9. Telegram From the Embassy in Vietnam to the Department of State1

2052. For the President—Section I of V Sections.2 Ref A. CAP-64375.3 B. Position paper on Southeast Asia originally dated December 2, later December 7.4 C. Instructions from the President to Ambassador Taylor as approved by the President December 3, 1964.5 C [D]. Embtel 2010.6

In replying to your CAP-64375, rather than to compose a single cable which would be overly cumbersome by its length, it has appeared preferable to prepare a basic cable presenting a coherent report of our views on the overriding issues in CAP-64375 and to supplement it additionally by four supporting sections each addressed to one of the four specific suggestions contained in para 7, reference A. This is the basic cable which undertakes to evaluate the present situation in SVN, to analyze the causes of our troubles and to indicate what we can and cannot do to eliminate or attenuate these causes and closes with our recommendations. We have not repeated herein our views contained in the related cable, Embtel 2010.
A description of the present situation needs little amplification beyond the content of Emb cables filed since the military coup de force [Page 13] (the current phrase here) of December 20, read against the background of the report which I made to you and senior officials in Washington in early December. We are faced here with a seriously deteriorating situation characterized by continued political turmoil, irresponsibility and division within the armed forces, lethargy in the pacification program, some anti-US feeling which could grow, signs of mounting terrorism by VC directly at US personnel and deepening discouragement and loss of morale throughout SVN. Unless these conditions are somehow changed and trends reversed, we are likely soon to face a number of unpleasant developments ranging from anti-American demonstrations, further civil disorders, and even political assassinations to the ultimate installation of a hostile govt which will ask us to leave while it seeks accommodation with the National Liberation Front and Hanoi. How soon these developments may occur is hard to estimate. Some might take place tomorrow—anything like a coalition govt is unlikely for several months. In all, however, there is a comparatively short time fuse on this situation.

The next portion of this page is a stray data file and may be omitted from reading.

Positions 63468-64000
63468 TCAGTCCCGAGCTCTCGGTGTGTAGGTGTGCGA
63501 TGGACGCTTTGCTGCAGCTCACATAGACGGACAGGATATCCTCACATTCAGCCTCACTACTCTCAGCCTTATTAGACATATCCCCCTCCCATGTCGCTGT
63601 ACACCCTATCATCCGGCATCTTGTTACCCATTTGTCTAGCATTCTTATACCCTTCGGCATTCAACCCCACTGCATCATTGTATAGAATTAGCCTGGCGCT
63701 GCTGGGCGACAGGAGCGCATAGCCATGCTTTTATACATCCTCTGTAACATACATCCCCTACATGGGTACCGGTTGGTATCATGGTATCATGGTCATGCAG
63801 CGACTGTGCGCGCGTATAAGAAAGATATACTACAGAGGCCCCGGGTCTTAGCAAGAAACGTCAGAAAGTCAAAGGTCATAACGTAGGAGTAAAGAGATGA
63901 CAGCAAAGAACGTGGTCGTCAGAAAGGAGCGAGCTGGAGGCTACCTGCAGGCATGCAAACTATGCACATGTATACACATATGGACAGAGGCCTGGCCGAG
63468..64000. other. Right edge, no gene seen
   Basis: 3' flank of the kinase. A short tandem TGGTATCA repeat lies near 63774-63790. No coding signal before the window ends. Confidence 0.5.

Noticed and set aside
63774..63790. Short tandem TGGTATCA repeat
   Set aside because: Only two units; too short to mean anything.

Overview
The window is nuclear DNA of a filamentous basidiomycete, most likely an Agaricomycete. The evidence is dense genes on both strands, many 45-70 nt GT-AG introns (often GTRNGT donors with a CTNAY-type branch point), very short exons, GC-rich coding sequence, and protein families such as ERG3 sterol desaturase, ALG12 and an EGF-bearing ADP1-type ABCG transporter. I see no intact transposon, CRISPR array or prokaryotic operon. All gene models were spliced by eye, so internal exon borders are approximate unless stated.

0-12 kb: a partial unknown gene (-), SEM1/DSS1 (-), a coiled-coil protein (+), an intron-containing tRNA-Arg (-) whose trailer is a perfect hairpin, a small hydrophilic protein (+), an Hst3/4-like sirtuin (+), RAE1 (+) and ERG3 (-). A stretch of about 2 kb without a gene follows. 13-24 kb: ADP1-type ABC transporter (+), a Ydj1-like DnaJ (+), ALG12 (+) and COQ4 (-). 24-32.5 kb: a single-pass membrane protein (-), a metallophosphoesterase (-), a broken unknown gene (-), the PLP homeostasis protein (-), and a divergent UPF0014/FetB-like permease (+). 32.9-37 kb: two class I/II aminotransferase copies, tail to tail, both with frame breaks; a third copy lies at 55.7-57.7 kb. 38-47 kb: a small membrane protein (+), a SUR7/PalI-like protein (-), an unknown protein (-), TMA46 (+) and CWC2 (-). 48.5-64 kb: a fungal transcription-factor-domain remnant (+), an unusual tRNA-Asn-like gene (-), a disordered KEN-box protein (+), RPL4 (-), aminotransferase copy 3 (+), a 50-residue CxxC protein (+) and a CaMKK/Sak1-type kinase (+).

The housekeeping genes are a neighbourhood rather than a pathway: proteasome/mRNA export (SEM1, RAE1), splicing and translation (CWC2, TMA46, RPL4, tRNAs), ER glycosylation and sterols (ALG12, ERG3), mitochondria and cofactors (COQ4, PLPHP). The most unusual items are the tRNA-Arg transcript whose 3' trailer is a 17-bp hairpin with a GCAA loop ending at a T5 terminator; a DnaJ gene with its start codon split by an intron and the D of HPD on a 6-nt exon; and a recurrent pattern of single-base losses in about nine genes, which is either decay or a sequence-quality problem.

When one looks for the causes of this unhappy state of affairs, they fall generally under three heads: lack of a stable govt, inadequate security against the VC and nation-wide war-weariness. All three are interdependent and react upon one another.